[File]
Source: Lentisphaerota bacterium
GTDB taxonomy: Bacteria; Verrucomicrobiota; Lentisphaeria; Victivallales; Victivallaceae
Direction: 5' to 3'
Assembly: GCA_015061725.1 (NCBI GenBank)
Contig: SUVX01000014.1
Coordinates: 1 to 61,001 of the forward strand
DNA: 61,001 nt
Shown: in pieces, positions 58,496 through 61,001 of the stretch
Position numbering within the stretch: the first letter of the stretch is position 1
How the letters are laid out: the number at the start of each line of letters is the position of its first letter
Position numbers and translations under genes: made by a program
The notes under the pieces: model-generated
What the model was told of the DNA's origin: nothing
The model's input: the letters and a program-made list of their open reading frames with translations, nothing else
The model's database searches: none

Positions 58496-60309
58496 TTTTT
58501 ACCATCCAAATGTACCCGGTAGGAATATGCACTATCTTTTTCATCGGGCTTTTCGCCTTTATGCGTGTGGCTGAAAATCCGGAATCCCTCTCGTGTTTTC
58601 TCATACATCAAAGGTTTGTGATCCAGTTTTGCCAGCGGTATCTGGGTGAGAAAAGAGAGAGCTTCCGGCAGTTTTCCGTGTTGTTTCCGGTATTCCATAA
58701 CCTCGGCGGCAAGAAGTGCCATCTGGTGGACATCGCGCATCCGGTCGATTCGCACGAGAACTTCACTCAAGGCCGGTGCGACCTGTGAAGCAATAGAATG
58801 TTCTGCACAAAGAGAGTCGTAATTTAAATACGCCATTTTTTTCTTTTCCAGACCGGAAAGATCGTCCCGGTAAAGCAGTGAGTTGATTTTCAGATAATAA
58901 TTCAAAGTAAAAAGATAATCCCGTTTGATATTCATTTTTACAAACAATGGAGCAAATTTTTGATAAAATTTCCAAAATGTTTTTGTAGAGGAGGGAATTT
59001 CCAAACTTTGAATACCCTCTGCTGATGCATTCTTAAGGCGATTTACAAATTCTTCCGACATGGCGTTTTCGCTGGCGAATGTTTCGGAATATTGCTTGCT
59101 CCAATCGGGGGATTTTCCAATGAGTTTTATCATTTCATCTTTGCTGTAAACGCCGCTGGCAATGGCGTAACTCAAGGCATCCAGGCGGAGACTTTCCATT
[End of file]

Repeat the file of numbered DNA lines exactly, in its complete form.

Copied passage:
Source: Lentisphaerota bacterium
GTDB taxonomy: Bacteria; Verrucomicrobiota; Lentisphaeria; Victivallales; Victivallaceae
Direction: 5' to 3'
Assembly: GCA_015061725.1 (NCBI GenBank)
Contig: SUVX01000014.1
Coordinates: 1 to 61,001 of the forward strand
DNA: 61,001 nt
Shown: in pieces, positions 58,496 through 61,001 of the stretch
Position numbering within the stretch: the first letter of the stretch is position 1
How the letters are laid out: the number at the start of each line of letters is the position of its first letter
Position numbers and translations under genes: made by a program
The notes under the pieces: model-generated
What the model was told of the DNA's origin: nothing
The model's input: the letters and a program-made list of their open reading frames with translations, nothing else
The model's database searches: none

Positions 58496-60309
58496 TTTTT
58501 ACCATCCAAATGTACCCGGTAGGAATATGCACTATCTTTTTCATCGGGCTTTTCGCCTTTATGCGTGTGGCTGAAAATCCGGAATCCCTCTCGTGTTTTC
58601 TCATACATCAAAGGTTTGTGATCCAGTTTTGCCAGCGGTATCTGGGTGAGAAAAGAGAGAGCTTCCGGCAGTTTTCCGTGTTGTTTCCGGTATTCCATAA
58701 CCTCGGCGGCAAGAAGTGCCATCTGGTGGACATCGCGCATCCGGTCGATTCGCACGAGAACTTCACTCAAGGCCGGTGCGACCTGTGAAGCAATAGAATG
58801 TTCTGCACAAAGAGAGTCGTAATTTAAATACGCCATTTTTTTCTTTTCCAGACCGGAAAGATCGTCCCGGTAAAGCAGTGAGTTGATTTTCAGATAATAA
58901 TTCAAAGTAAAAAGATAATCCCGTTTGATATTCATTTTTACAAACAATGGAGCAAATTTTTGATAAAATTTCCAAAATGTTTTTGTAGAGGAGGGAATTT
59001 CCAAACTTTGAATACCCTCTGCTGATGCATTCTTAAGGCGATTTACAAATTCTTCCGACATGGCGTTTTCGCTGGCGAATGTTTCGGAATATTGCTTGCT
59101 CCAATCGGGGGATTTTCCAATGAGTTTTATCATTTCATCTTTGCTGTAAACGCCGCTGGCAATGGCGTAACTCAAGGCATCCAGGCGGAGACTTTCCATT